EM Bond ETFs Look Poised for 2013 Upside
Following a 2012 that saw a batch of solid returns for emerging markets bond ETFs denominated in local currencies, this sub-sector the exchange-traded products universe has seen tepid performances to start 2013.
However, with investors and money managers still looking for ways to boost portfolio income, emerging markets local currency debt could deliver upside as this year progresses.
As most investors know, U.S. Treasuries and high-grade corporates offer minimal income potential, but the same cannot be said of emerging markets local currency bond ETFs. For example, the WisdomTree Emerging Markets Local Debt Fund (NYSE: ELD) has a 30-day SEC yield of 3.77 percent.
At the end of January, ELD had a yield to maturity of 4.59 percent and a duration of of 4.84 years. The comparable five-year U.S. Treasury Note has a comparable duration of 4.8 years. Duration is the measure of a bond's sensitivity to interest rate changes.
With over $1.8 billion in assets under management, ELD is coming off its best calendar year performance since inception in 2010, according to WisdomTree. Not to mention, ELD, the second-largest actively managed ETF, has been an impressive gather of assets in recent months. As recently as early in the fourth quarter of 2012, ELD had just over $1 billion in assets.
Soaring to $1.8 billion in just a few months is undoubtedly impressive and there are reasons why investors continue to embrace this asset class.
"In fact, emerging market local debt as an asset class had better returns than even high-yield debt in 2012 thanks to aggressive interest rate cuts by many EM central banks," said WisdomTree Portfolio Manager Rick Harper in a note. "While the future path of U.S. fixed income may be subject to debate, we believe investors should also be focusing on the potential drivers of return in international fixed income and emerging markets when making portfolio allocation decisions."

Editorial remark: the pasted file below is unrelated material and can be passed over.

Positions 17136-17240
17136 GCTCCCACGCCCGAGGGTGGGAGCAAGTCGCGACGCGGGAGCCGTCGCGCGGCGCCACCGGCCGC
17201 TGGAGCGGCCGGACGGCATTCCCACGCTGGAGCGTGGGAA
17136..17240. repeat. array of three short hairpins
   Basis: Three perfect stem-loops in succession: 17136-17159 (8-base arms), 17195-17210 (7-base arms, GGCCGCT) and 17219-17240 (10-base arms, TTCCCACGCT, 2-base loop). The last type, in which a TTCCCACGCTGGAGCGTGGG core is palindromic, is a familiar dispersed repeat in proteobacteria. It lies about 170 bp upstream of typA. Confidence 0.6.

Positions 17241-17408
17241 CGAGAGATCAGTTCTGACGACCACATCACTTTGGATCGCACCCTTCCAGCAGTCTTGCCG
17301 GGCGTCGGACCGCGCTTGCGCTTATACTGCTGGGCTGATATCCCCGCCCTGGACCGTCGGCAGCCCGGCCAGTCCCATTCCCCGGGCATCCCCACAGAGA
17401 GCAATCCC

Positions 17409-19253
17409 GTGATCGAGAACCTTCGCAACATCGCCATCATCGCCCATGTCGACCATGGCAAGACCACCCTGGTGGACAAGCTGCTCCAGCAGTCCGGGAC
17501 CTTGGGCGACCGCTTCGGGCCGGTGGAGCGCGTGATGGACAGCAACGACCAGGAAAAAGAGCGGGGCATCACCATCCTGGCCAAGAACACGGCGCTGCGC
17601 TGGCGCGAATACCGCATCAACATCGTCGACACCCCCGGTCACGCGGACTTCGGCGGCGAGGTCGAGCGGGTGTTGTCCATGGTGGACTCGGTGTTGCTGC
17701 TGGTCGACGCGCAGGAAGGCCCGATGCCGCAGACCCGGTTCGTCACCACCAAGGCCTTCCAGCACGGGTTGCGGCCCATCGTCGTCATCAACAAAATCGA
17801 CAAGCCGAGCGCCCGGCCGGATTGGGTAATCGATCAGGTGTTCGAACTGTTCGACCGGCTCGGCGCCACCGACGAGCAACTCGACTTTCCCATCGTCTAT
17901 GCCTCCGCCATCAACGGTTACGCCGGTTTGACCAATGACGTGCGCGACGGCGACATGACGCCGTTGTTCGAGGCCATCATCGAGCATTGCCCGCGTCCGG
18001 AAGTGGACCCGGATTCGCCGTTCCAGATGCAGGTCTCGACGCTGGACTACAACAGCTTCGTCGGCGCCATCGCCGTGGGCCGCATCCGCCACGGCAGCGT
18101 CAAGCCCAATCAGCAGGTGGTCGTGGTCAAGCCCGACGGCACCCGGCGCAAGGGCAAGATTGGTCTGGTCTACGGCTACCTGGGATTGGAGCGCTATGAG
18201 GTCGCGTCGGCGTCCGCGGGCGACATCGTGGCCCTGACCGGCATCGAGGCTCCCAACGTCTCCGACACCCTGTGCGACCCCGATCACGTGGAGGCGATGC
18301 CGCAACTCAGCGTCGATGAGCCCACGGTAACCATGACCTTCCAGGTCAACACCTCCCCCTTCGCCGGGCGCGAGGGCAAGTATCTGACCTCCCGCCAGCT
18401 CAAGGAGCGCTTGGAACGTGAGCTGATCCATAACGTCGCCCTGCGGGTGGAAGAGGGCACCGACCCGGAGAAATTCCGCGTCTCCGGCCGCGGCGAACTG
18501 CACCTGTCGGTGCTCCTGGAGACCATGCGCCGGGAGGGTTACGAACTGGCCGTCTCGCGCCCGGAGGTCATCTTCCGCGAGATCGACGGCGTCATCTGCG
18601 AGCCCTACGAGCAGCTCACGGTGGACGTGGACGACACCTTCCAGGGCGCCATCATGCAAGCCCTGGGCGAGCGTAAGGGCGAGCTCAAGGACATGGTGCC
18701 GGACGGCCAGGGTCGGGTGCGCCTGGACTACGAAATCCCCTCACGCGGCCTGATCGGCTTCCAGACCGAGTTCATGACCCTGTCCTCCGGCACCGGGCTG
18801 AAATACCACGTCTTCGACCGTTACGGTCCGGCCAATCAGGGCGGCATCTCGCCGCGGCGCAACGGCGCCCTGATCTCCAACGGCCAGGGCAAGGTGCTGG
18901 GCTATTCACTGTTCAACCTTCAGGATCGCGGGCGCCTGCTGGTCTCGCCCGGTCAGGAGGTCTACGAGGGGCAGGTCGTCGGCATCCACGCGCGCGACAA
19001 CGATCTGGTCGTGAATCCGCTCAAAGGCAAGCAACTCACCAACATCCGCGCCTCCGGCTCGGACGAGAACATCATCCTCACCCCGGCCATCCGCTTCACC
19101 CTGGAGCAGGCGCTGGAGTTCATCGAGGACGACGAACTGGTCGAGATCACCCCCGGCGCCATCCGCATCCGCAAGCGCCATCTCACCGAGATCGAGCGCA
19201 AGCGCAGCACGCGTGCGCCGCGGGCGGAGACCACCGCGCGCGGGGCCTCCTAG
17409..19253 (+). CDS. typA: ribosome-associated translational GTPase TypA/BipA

Those potential drivers of returns to emerging markets debt in 2013 include the possibility that select developing world currencies are poised to bounce back against the U.S. dollar this year and the thesis that some emerging markets could earn higher credit ratings.
Additionally, as Harper previously noted, developing world central banks are largely on hold with regards to interest rate cuts. That removes an obvious hurdle to currency appreciation in those markets.
"With less central bank activity, we believe interest rates in emerging market government debt will remain near current levels in 2013," said Harper in the note.
While noting that ELD's returns since inception have been hampered by currency performance, Harper believes in the long-term prospects for emerging markets currencies.
"The rationale behind this belief is that as these countries continue to grow at faster rates than the U.S., there may be a bias for the currency to appreciate against the U.S. dollar. Eventually, as these countries transition from export-driven economies to more consumer-based ones, an appreciating currency will benefit as they import more products from abroad," he said.
ELD offers exposure to 15 countries with Mexico, Indonesia and Malaysia each receiving allocations of more than 10 percent. Brazil, Russia and Thailand are also include among the top-10 country weights.
The ETF is also worth considering for investors looking to profit from possible ratings upgrades. At least three of ELD's country holdings – Colombia, Turkey and the Philippines – have the potential to be on the receiving end of favorable ratings agency news this year.
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